Some of you may remember my new house cat, Norman.  He’s been in the house for just over a year now, and is a wonderful – if sometimes naughty! – cat.  I adore this guy, and he’s such a charmer.  He’s got the wimpiest, squeakiest little voice of any cat I know, and he loves to play and roughhouse with my other wonderful cat, Oliver.  Oliver is over ten years old now, and he and Norman are…for the most part…great buddies.  They play and tumble and wrestle every day, and even are willing to share toys and blankets and beds.

So since I’m currently working on a scratchboard of Oliver, I got the bug to do an art piece inspired by Norman.  For as regal and stately as Oliver is, Norman is the clown with his antics and his silly little face.

I don’t often paint…almost never, really.  Maybe once or twice per year.  But that once or twice a year, I simply must paint.  Acrylics are my usual choice in painting mediums, so this is an acrylic painting.  I mixed gel into the paints for some whimsical textures.  Norman is whimsical, after all!

Norman on Red

– 8×10 inch stretched canvas.

– Painted with acrylic paints mixed with gel to add gloss and texture.

– Paint was applied mostly with knives, although I used brushes for some details such as the eyes, nose, and whiskers.

Norman Painting - CopyCR

This was a fun change from my usual detailed stuff.  I hope you like it too.  Thanks for looking! 🙂

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Posted by on October 8, 2014 in All Artwork, Paintings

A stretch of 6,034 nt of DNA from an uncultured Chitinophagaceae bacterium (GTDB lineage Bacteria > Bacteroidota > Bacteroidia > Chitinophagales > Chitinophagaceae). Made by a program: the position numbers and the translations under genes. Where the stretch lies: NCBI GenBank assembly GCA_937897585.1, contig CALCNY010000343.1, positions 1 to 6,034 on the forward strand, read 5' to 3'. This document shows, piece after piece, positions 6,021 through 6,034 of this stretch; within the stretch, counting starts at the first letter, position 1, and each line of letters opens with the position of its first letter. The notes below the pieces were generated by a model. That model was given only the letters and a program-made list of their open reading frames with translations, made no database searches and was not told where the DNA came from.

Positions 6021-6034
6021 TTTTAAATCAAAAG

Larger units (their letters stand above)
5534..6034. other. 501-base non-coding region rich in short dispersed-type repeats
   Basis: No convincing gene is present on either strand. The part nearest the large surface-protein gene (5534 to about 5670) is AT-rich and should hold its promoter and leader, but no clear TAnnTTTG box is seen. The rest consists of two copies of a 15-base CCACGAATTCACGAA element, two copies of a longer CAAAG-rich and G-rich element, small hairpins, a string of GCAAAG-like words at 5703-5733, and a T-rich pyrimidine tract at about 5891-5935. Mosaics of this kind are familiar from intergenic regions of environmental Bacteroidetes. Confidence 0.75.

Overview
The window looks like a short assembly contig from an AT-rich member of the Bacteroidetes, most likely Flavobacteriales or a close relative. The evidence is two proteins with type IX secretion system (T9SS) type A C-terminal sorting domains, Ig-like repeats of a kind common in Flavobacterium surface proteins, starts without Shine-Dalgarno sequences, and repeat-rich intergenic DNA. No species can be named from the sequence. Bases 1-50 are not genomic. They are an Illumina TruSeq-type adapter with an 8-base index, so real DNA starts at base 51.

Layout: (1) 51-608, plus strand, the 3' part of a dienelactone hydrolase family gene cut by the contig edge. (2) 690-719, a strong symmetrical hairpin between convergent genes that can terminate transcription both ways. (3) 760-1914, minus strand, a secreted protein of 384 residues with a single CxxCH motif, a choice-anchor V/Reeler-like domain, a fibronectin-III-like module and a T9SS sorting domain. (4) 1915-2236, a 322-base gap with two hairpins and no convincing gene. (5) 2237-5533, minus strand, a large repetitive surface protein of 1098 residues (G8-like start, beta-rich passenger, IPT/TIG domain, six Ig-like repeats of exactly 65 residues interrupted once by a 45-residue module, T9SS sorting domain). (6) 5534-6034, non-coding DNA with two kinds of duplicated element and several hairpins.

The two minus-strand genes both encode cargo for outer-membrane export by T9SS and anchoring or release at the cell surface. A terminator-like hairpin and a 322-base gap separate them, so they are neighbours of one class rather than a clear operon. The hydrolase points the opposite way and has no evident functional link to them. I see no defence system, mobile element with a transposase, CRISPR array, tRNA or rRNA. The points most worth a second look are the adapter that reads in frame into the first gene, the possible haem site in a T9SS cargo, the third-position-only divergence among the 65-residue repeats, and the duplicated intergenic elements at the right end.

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Josephine’s Shoe in Acrylics

You may remember the adorable little shoes I purchased earlier this year.  They reminded me of one of my characters in a book-in-the-works.  Her name is Josephine, and I imagine she wore shoes like these.

Painting is always difficult for me.  It just doesn’t come to me as naturally as drawing, so I tend to put it aside easily.  Still, the bug to paint comes every so often, and then I’ll take out my brushes and give it a go.  I’ve found that painting from life is much more educational than using a photograph, so I usually try to use a real object.  I ended up using one of these fabulous old shoes as a subject, and started in on the painting.

I used three basic colors for this, with the addition of white and black for values.  It is much less complicated to use a limited palette, and it really helps me to learn more about color mixing.

Josephine’s Shoe

– Painted with Liquitex Acrylic paints.  Colors used were Cadmium Yellow Medium Hue, Ultramarine Blue, Naphthol Crimson, Mars Black, and Titanium White.

– Brushes used were mostly coarse flat, bright, and round brushes.

– 5×7 inches in size, painted on a canvas panel.

Josephine's ShoeCR

Thank you for looking!


Posted by on October 26, 2013 in All Artwork, Paintings